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Can Dogs Get Roundworms from Humans?


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If you've ever had roundworms, you might know the discomfort they can cause within your body. Roundworms look similar to earthworms, except they are parasites that make a cozy little home in your intestines. Round worms can live inside a person's body or on a person's body. They are often found in stool and can enter a person's mouth through contact or by ingestion. Roundworms cause serious issues from simple stomach aches and diarrhea to lung disease, pneumonia, and potentially even blindness. If you have roundworms, do you wonder who else in your life could possibly get them too?

Can Dogs Get Roundworms from Humans?


Roundworms can be passed from person to person, animal to animal, and species to species by skin contact or ingestion. If a person or a dog has roundworms and is nursing babies, their babies can also become infected with roundworms.

Does My Dog Have Roundworms?

If your dog is experiencing stomach pains, diarrhea, vomiting, weakness, lack of appetite, or potentially eating more than normal yet not gaining weight, your dog may potentially have roundworms. Because roundworms nest and multiply in the intestines of their host animals they will deprive your dog of necessary nutrients required for survival. Roundworms can multiply and potentially block the intestinal tract, causing a swollen and painful abdomen. Roundworms can also be found in your dog's feces, so if you suspect any parasite problem with your dog, check there for answers.

You can also read more about roundworms here.

How Do I Treat My Dog’s Roundworms?

If you suspect your dog has roundworms or any parasites please see your veterinarian right away. The signs and symptoms of roundworms match signs and symptoms of other illnesses, some very serious. So your veterinarian will want to see your dog for a complete diagnosis. Once roundworms have been diagnosed, your veterinarian can prescribe deworming medication to rid your dog's body of them. You will also want to talk to your veterinarian about prevention and the things you can do with in your home and your dog's spaces to keep the environment free of roundworm eggs and larvae which can find their way back into your dog.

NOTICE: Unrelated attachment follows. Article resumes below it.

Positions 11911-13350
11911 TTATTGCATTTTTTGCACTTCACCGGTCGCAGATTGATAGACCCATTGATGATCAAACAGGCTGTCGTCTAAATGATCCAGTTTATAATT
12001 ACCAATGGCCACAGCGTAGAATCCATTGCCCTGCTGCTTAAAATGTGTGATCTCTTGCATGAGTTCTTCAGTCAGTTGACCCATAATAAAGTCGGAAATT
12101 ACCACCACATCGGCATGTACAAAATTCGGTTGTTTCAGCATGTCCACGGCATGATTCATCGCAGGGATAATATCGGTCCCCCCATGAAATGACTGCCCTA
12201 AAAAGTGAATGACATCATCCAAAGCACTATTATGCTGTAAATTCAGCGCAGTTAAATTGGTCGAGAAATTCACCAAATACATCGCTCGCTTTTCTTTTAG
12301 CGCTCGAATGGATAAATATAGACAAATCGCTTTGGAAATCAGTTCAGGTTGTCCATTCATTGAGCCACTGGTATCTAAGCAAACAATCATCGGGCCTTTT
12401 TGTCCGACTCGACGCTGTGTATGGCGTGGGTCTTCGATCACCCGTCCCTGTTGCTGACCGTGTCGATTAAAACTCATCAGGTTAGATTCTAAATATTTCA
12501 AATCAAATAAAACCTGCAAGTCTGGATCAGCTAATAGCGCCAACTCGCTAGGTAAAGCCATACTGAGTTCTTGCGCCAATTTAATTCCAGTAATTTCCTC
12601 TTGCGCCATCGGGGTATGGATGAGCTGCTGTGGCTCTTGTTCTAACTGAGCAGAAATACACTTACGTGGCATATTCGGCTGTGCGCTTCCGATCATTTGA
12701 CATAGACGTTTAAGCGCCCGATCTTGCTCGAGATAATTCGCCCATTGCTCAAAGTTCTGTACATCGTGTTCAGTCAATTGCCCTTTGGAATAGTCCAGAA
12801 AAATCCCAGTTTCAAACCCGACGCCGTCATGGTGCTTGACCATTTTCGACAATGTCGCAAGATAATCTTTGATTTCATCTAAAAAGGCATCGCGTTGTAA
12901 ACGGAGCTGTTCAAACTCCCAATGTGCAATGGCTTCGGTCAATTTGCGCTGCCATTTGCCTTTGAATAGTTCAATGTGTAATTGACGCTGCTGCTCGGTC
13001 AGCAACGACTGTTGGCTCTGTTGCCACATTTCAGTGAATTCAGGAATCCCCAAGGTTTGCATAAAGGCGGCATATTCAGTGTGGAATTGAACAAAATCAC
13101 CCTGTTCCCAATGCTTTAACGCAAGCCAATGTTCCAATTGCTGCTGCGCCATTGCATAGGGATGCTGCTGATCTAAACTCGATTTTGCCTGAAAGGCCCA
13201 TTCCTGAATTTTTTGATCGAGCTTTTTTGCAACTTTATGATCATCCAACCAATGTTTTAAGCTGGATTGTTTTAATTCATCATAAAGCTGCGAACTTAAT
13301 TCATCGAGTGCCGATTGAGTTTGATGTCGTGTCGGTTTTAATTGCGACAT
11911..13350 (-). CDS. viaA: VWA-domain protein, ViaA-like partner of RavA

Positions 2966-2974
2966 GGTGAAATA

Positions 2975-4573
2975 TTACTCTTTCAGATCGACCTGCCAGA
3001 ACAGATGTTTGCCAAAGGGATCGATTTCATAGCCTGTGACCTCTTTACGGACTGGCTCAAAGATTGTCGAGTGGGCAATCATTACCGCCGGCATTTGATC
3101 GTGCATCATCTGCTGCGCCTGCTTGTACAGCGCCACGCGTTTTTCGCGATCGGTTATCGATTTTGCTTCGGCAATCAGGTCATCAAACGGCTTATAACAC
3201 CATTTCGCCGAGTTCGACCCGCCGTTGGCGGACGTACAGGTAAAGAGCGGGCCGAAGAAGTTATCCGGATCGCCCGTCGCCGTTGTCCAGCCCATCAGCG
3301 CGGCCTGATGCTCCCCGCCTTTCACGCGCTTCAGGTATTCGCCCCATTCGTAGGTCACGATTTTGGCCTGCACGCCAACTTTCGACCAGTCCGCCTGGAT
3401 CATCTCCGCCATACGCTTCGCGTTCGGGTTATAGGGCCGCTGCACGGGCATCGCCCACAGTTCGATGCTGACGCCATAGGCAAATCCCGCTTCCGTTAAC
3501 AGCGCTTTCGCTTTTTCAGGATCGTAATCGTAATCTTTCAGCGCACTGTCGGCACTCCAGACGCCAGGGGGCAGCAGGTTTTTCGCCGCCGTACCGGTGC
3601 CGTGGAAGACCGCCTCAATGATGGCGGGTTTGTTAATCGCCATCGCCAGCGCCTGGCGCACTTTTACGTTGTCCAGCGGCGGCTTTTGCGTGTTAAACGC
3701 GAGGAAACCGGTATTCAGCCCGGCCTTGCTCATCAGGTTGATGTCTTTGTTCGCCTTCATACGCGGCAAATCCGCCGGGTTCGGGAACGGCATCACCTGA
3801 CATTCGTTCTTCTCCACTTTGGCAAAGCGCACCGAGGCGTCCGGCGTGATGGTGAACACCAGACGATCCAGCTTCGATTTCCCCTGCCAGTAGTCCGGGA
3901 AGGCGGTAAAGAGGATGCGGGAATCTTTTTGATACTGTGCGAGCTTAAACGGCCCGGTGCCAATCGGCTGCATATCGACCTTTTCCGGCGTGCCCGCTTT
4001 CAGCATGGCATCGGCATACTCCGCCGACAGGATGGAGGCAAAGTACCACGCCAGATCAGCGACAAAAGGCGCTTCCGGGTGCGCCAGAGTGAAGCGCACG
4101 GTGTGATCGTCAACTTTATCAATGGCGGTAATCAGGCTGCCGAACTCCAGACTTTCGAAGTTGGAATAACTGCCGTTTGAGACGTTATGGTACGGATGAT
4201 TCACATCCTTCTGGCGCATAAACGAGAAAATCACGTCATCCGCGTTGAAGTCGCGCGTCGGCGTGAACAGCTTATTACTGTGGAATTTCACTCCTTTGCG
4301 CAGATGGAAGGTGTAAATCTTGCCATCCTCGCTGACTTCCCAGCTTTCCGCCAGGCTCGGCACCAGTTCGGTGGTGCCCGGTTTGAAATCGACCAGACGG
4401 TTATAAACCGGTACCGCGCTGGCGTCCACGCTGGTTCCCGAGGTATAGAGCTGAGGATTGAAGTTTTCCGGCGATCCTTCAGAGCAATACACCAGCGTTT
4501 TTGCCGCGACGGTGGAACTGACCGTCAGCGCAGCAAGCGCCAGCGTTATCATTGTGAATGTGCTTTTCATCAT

Our in-house veterinarians are available to answer questions about parasites and other conditions.

How are Roundworms Similar in Dogs and Humans?

Roundworms can affect just about any species. Signs and symptoms across the board for anyone affected by roundworms are similar. Because you or your dog can both be infected, the risk of roundworms within your home increases if you or your dog are infected. Both you and your dog will experience similar symptoms such as abdominal pain, swelling, diarrhea, or vomiting.

How are Roundworms Different in Dogs and Humans?

Because roundworms manifest in similar ways across the species, there aren't many differences between what your body will go through and what your dog's body will go through when infected with roundworms. However, there is a difference in prevention among humans and animals. Roundworms are usually found in environments that are unsanitary. Your dog, for instance, may get roundworms by eating feces from the backyard. People don't generally snack in ways dogs do. Roundworms would be typically passed from animal to person or person to person by unsanitary practices such as not washing hands after using the restroom. Humans also have the ability to clean up after our animals within our yards and homes. A yard and home that is free of animal feces is less likely to house roundworms.

Case Study

A nursing puppy was diagnosed with roundworms because he appeared to nurse much of the day yet wasn't thriving. With his hard pot-bellied appearance, as many puppies appear, his owner, concerned he wasn't getting enough nutrition from his mother, had the vet check him out. Because roundworms can multiply rapidly within the intestines, this puppy had an intestinal tract full of roundworms. Luckily for this little guy, the veterinarian was able to give him deworming medications. The mother and siblings were also treated with a dewormer. With a careful watch on all the other dogs within the household, no other roundworms were found either by symptoms or in the feces left in the yard. Only one puppy was affected. The veterinarian suspected roundworms came from the nursing mother.

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